We’re going to try something different today.
As a burgeoning indie writer, one of the first things I learned is that the community is awesome. There are a lot of people in the same position as me–or those who’ve been there before–and they’re willing to help out. So I’m going to start a new segment on this blog to do my part: reviewing works by indie writers. This will be ongoing, but I can’t promise a regular weekly column (I don’t have that much time to read!). I’ll try to do at least one review every couple weeks.
For our first review, we have Ryan Casey’s Something in the Cellar, which you can find on Amazon here. This is a collection of two horror/suspense stories and an except from What We Saw, Casey’s upcoming novel.
Something in the Cellar opens the book, and it’s got a great premise: a woman has killed her husband and locked the body in the cellar. She spends the story wracked with guilt, rationalizing her actions–all while trying to keep her dog and young son from discovering the crime.
This story could have gone a lot of different ways. After I read the first paragraphs, I expected the protagonist to be a hands-rubbing-together villain, and the story to centre on her vile crime. Thankfully, that’s not the case; Sandra ends up being a layered figure, and nothing is as it seems. The reader quickly gets on her side, not because of her motives (which are revealed gradually) but out of empathy. She’s a genuinely likeable character, despite what she’s done.
Likewise, I expected something different from the tension and its resolution. I don’t want to spoil the story, so suffice it to say that what you think is causing the tension is resolved, only to reveal a new source in the last pages. The end of the story comes at the reader very quickly, and Casey’s use of short sentences and tense language creates a creepy atmosphere. This is one of those stories where, after reading the last sentence, you set it down just to catch your breath. I honestly didn’t see it coming, and wanted to read more–but the “hang” is perfectly effective as it is, and resolving it would have lessened the work.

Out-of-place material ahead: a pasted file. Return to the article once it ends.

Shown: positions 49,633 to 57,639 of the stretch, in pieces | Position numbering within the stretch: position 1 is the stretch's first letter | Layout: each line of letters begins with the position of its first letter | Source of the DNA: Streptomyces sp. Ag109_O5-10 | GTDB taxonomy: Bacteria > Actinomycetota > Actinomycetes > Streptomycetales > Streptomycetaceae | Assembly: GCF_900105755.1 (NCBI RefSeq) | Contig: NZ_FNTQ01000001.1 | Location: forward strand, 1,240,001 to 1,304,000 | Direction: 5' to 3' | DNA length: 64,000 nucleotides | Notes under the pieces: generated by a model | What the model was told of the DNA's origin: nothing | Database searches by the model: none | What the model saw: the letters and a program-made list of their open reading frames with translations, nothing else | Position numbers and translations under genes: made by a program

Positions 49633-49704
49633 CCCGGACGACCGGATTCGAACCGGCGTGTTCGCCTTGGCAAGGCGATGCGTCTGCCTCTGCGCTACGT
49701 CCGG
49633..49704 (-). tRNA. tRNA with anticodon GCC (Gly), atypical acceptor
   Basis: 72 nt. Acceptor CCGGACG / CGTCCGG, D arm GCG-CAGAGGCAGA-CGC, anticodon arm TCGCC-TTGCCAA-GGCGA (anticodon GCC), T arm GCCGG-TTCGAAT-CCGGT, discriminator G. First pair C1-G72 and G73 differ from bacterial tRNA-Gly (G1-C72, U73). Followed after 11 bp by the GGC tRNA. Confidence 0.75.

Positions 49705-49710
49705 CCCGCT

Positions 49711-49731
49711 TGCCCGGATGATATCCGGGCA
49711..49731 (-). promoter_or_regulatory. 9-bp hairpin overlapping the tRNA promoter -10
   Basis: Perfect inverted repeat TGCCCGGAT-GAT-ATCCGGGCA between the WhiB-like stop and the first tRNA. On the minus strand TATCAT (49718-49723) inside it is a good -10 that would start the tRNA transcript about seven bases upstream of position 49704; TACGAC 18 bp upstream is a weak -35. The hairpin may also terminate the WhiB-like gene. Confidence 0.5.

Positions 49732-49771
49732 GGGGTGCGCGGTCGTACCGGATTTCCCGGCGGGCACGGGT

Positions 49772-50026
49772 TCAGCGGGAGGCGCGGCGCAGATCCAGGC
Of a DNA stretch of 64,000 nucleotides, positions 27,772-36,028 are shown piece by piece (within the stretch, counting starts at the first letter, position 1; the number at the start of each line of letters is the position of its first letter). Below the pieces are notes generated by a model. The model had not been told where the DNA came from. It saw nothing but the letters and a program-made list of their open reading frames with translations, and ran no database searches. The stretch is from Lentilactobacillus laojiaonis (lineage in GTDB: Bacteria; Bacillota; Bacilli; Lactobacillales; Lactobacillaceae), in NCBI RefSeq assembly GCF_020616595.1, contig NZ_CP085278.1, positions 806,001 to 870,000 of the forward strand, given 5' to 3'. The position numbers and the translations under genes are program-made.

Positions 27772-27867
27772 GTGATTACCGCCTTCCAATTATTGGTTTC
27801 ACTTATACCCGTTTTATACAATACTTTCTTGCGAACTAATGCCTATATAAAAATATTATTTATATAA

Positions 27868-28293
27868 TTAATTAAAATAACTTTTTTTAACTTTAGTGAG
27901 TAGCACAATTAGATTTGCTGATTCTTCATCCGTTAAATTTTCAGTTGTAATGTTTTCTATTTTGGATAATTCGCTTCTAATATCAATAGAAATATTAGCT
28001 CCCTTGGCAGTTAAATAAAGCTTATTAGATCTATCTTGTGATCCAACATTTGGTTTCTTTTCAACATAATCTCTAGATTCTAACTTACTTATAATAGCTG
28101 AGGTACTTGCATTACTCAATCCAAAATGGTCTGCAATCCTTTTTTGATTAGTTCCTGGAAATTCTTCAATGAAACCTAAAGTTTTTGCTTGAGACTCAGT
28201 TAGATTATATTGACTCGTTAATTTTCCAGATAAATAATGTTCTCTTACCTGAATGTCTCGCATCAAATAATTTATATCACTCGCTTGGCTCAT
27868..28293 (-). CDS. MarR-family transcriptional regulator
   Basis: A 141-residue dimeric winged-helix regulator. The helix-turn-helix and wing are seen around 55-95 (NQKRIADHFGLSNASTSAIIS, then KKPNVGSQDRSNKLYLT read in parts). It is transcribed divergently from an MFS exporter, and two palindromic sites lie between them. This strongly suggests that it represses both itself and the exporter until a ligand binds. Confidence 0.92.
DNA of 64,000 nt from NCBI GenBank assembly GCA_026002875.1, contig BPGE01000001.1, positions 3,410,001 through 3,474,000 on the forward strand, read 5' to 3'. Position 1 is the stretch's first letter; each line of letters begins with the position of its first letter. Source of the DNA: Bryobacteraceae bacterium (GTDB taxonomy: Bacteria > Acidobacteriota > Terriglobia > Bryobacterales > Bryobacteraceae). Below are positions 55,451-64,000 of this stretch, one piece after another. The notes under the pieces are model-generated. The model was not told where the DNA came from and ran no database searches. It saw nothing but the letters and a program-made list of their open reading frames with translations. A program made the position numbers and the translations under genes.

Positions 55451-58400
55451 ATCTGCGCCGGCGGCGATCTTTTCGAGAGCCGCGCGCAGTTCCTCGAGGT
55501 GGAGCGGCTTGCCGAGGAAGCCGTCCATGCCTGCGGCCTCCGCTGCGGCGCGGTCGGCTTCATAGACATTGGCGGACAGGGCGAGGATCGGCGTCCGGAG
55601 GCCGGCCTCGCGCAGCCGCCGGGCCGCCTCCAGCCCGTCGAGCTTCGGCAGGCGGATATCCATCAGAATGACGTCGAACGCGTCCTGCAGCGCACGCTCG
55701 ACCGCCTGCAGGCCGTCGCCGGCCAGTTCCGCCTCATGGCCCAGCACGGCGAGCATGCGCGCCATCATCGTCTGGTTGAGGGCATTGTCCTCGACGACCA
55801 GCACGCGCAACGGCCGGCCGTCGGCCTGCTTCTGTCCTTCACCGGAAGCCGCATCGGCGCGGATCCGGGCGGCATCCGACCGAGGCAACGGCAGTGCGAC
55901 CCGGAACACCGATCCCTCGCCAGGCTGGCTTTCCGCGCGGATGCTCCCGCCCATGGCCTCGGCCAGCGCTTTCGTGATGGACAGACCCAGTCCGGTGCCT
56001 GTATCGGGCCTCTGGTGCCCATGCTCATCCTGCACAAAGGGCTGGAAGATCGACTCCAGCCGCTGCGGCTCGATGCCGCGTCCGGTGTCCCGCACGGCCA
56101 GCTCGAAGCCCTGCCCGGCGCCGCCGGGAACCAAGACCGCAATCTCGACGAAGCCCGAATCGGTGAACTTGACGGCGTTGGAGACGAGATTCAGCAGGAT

Next is The Runaway. It opens at breakneck speed, and the reader is left feeling like they’re chasing the protagonist. All the while, questions are being asked; the protagonist doesn’t know who or where she is, or even why she’s running. But she knows she must keep going.
This story is tense for a different reason than the first. It’s not frightening, really, but there’s an underlying ‘creepiness’ to it. Because the reader knows just as little as the protagonist, they are left in the dark, grasping every clue in an attempt to figure it out. Casey is good at giving those clues bit by bit, just slowly enough to keep you interested without being vague. This means a loss of power for the reader; when we read a story, we want to be in control, to be able to figure things out at our own pace and revel in the deduction. Casey takes that away from the reader, and the result is unsettling, in a good way.
However, I felt that the resolution for this story wasn’t as satisfying as Something in the Cellar. I was a bit confused by the end; although I got the gist of what Casey was saying, certain details were lacking. Instead of creating subtle questions for the reader that they could answer on their own–which I think was the writer’s intent–it left me wondering about the motives of the characters. I still think it’s a great story, but it could have used some clarification in the final pages.
All in all, this is a great collection, and it’s a steal at $0.99. In my short time as an indie writer, I’ve read a good amount of other indie fiction, and Casey definitely stands apart from the crowd. He has a talent for creating tension, and seems to understand that true horror writing isn’t about scaring your readers–it’s about leaving them unsettled enough that they scare themselves.
Ryan Casey has another short story–Silhouette–which is also available at Amazon here. His first full length novel, What We Saw–is set for release in January 2013. You can find Ryan online at ryancaseybooks.com.
And stay tuned for tomorrow’s post, where we’ll be talking to the man himself!